[78 Ariz. 86] Ross F. Jones, Atty. Gen., William Penn, Asst. Atty. Gen., for appellee.
Alan Philip Bayham, Phoenix, for appellant.
This is an appeal from a purportedly illegal sentence of confinement in the state prison for not less than ten years nor more than fifteen years. Judgment was rendered and sentence imposed after appellant had pleaded guilty to the crime of fraudulent procurement of narcotic drugs in violation of Section 68-831, A.C.A.1939.
The one point of dispute is whether, under Chapter 57, Section 6, Laws 1952, now appearing as Section 68-834, A.C.A.1939, 1952 Cum.Supp., the lower court had power to impose a sentence of more than one year's imprisonment in the county jail when dealing, as in this case, with a first offender.
The provision we are asked to construe reads:
'68-834. Penalties.-A person who violates any provision of this act shall, upon conviction, be punished by a fine not exceeding fifty thousand dollars ($50,000) and imprisonment in the state prison for not more than twenty-five (25) years; provided, however, that for the first offense the court may, in its discretion, impose a fine not exceeding one thousand dollars ($1,000), imprisonment in the county jail not exceeding one (1) year, or both.' (Emphasis supplied.)
Appellant argues that since in the general clause the court has the power to impose a sentence of from $1 to $50,000 and from one day to twenty-five years in the state prison, the first offense proviso is mere surplusage unless construed as a specific limitation on the sentencing of all first offenders. If all-inclusive power was given in the general clause, it is asked, why was the special proviso added?
The answer is simple. While the crime described in Section 68-831, supra, is a felony if the punishment imposed be imprisonment under the general clause, the legislature intended to give the lower court discretion to make it a misdemeanor in the case of first offenders. The distinction between[78 Ariz. 87]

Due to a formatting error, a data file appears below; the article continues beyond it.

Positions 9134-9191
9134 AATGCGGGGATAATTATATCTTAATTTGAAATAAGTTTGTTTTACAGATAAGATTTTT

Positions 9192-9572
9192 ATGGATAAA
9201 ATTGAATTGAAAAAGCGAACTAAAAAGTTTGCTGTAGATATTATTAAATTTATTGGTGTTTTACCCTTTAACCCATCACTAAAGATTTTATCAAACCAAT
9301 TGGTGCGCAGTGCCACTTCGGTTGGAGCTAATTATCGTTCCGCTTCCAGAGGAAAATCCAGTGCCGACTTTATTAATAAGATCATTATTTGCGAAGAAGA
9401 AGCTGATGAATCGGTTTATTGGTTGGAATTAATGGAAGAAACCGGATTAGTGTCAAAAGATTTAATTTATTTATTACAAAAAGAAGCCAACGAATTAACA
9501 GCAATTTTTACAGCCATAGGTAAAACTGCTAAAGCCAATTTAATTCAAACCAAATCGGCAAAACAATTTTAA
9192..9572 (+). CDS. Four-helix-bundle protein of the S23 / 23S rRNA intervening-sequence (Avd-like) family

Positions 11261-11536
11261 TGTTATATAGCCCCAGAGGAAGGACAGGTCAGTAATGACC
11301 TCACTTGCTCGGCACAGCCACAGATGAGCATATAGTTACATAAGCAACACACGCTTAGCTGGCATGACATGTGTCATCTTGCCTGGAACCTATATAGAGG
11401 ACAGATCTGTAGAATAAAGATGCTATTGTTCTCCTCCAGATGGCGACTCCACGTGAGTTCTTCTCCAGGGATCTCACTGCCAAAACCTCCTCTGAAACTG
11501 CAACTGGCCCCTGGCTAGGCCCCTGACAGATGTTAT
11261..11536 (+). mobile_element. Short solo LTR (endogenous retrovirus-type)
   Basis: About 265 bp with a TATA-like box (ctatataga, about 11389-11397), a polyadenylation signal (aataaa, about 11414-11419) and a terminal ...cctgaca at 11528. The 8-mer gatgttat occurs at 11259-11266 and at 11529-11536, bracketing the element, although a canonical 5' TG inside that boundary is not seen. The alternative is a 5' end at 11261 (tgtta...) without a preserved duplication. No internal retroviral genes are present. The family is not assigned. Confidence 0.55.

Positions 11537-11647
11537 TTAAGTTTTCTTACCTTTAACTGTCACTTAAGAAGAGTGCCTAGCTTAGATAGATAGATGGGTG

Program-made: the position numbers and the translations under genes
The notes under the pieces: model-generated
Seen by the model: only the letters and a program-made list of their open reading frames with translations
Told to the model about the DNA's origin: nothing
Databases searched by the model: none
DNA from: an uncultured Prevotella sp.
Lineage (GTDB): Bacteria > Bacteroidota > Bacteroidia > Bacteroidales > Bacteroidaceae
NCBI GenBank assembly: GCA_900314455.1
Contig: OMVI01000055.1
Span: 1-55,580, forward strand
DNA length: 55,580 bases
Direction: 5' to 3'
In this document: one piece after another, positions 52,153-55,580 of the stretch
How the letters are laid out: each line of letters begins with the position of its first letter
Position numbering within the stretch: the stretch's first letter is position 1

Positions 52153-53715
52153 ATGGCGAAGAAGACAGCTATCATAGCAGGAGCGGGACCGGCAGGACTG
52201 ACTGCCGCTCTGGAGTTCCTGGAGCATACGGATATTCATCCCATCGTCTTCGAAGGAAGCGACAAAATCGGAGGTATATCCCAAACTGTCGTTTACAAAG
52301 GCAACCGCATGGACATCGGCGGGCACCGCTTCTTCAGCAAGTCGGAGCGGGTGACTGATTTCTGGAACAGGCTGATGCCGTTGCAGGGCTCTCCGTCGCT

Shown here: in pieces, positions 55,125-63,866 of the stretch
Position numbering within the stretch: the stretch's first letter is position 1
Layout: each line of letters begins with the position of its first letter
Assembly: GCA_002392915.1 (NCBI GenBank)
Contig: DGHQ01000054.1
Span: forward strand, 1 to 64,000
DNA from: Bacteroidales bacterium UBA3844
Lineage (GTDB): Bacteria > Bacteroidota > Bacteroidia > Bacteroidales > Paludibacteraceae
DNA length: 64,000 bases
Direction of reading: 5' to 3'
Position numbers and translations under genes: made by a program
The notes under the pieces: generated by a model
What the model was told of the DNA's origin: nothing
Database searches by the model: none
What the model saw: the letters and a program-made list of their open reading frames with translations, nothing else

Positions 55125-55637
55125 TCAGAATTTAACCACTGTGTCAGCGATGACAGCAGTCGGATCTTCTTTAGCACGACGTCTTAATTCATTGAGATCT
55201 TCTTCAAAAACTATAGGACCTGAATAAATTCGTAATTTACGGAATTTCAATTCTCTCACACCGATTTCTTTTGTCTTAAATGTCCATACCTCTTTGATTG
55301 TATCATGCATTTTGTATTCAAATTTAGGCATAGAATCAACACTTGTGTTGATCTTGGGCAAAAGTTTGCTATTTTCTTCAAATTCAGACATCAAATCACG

felonies and misdemeanors is set out in Section 43-109, A.C.A.1939:
'43-109. Crimes are either felonies or misdemeanors.-A felony is a crime which is punishable with death or by imprisonment in the state prison; every other crime is a misdemeanor. When a crime punishable by imprisonment in a state prison is also punishable by fine or imprisonment in a county jail, in the discretion of the court, it shall be deemed a misdemeanor for all purposes after a judgment imposing a punishment other than imprisonment in the state prison.'
The meaning of this statute is clear: the place of punishment grades the crime-if in a state prison, it is a felony; if in the county jail, it is a misdemeanor. Gherna v. State, 16 Ariz. 344, 146 P. 494. (This decision involved the interpretation of identical language in Section 17 of the 1913 Penal Code.) In State ex rel. De Concini v. Sullivan, 66 Ariz. 348, 188 P.2d 592, 595, referring to the present statute, we said:
'The respondent having been sentenced to prison, his offenses must be characterized as felonies.'
We therefore conclude that the first offense proviso gives an important discretionary power to the sentencing judge, and is not to be construed as binding in all cases.
An examination of the original wording of Section 68-834, Chapter 26, Section 34, Laws 1935, bears out our interpretation. There, it was mandatory ...